Brandon Hurst

The Greene Murder Case (1929, Frank Tuttle)

If it weren’t so predictable, The Greene Murder Case would be a little better. Not much better–part of the film’s charm is the obvious foreshadowing, since director Tuttle’s obviously on a limited budget and he couldn’t do much anyway.

There are no natural exteriors, which is fine; the one artificial exterior–Tuttle’s establishing shots tend to be of people in offices or rooms–is fantastic. The majority of the film takes place in a large house and the roof plays into the film for a few scenes. At first, it appears to be a model with special effects putting people on the roof. But then the people start interacting with the rest of the house. It’s unclear how they accomplished the effect, but it looks fantastic.

With these Philo Vance films, I’m always curious why William Powell gets top billing… he barely has a presence. Tuttle often shoots over his shoulder to the suspects even. He’s fine; Greene doesn’t ask a lot from him. Eugene Pallette’s mildly amusing as his sidekick. Pallette’s the comedy relief, but not over the top.

The suspects are also the potential victims in Greene. Jean Arthur is okay. Her role’s a little broad. The script really does none of the actors any favors but Ullrich Haupt is worth a mention. First, he’s terrible. Second, he’s supposed to be a devastatingly handsome stud but he’s this wormy German guy. It’s funny.

Greene isn’t not much of a mystery, but it’s not a bad seventy minutes.



Directed by Frank Tuttle; screenplay by Louise Long, adaptation and dialogue by Bartlett Cormack, based on the novel by S.S. Van Dine; director of photography, Henry W. Gerrard; edited by Verna Willis; music by Karl Hajos; produced by B.P. Schulberg; released by Paramount Pictures.

Starring William Powell (Philo Vance), Florence Eldridge (Sibella Greene), Ullrich Haupt (Dr. Arthur Von Blon), Jean Arthur (Ada Greene), Eugene Pallette (Sgt. Ernest Heath), E.H. Calvert (Dist. Atty. John F.X. Markham), Gertrude Norman (Mrs. Tobias Greene), Lowell Drew (Chester Greene), Morgan Farley (Rex Greene), Brandon Hurst (Sproot), Augusta Burmeister (Mrs. Gertrude Mannheim) and Marcia Harris (Hemming).

White Zombie (1932, Victor Halperin)

For a while, I almost thought White Zombie was going to feature a good Bela Lugosi performance. It does not. However, it does feature one of the best Bela Lugosi performances I’ve ever seen. He plays a zombie master who controls his helpless zombies (who mostly do manual labor for Lugosi at his sugar mill–I think it’s a sugar mill–it’s a mill anyway) with his unibrow and by clasping his hands. White Zombie is short on logic.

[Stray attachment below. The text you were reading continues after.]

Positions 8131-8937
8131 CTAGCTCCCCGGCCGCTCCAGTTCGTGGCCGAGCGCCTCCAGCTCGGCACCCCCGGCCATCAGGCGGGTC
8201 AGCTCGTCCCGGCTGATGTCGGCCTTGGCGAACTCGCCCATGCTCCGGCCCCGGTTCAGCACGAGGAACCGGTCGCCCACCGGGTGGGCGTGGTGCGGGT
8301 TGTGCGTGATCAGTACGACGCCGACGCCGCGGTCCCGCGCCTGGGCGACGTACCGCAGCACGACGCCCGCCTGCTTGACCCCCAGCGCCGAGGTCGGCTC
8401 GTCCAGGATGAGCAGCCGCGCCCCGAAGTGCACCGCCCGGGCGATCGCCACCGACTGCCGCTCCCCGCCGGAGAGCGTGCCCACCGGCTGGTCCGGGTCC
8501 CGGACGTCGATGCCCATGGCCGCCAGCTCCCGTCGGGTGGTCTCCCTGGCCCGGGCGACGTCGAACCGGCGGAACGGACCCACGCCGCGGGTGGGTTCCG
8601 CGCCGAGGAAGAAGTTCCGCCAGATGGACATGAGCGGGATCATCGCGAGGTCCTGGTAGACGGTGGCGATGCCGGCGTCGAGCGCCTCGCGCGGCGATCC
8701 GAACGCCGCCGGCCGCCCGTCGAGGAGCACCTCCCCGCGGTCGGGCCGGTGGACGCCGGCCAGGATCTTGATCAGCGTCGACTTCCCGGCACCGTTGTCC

However, it’s got a lot to make up for it. While the script isn’t stellar in the logic department, it’s pretty darn fantastic otherwise. The film’s premise–plantation owner Robert Frazer can’t have Madge Bellamy (her performance is occasionally too weak, but not often) as she loves ordinary John Harron too much (his performance is mostly strong), so he turns to Lugosi to turn her into a zombie. There’s a lot of angst, a lot of turmoil… especially after Frazer discovers he doesn’t like having a zombie girlfriend.

Throw in a helpful, zombie-hunting missionary (Joseph Cawthorn) and you’ve got a movie.

The biggest assets are director Vincent Halperin and set designer Conrad Tritschler–and whoever did the mattes. The film looks absolutely fantastic, start to finish (I was shocked to learn they used the Universal backlot as it looks so different from the Universal horror pictures). Then, towards the end… Halperin uses music to accompany a zombie’s actions. The zombie’s mute, it’s a silent film technique… it works out beautifully.



Directed by Victor Halperin; screenplay by Garnett Weston, inspired by a play by Kenneth Webb; director of photography, Arthur Martinelli; edited by Harold McLernon; music by Xavier Cugat; produced by Edward Halperin and Phil Goldstone; released by United Artists.

Starring Bela Lugosi (‘Murder’ Legendre), Madge Bellamy (Madeline Short Parker), Joseph Cawthorn (Dr. Bruner), Robert Frazer (Charles Beaumont), John Harron (Neil Parker) and Brandon Hurst (Silver).

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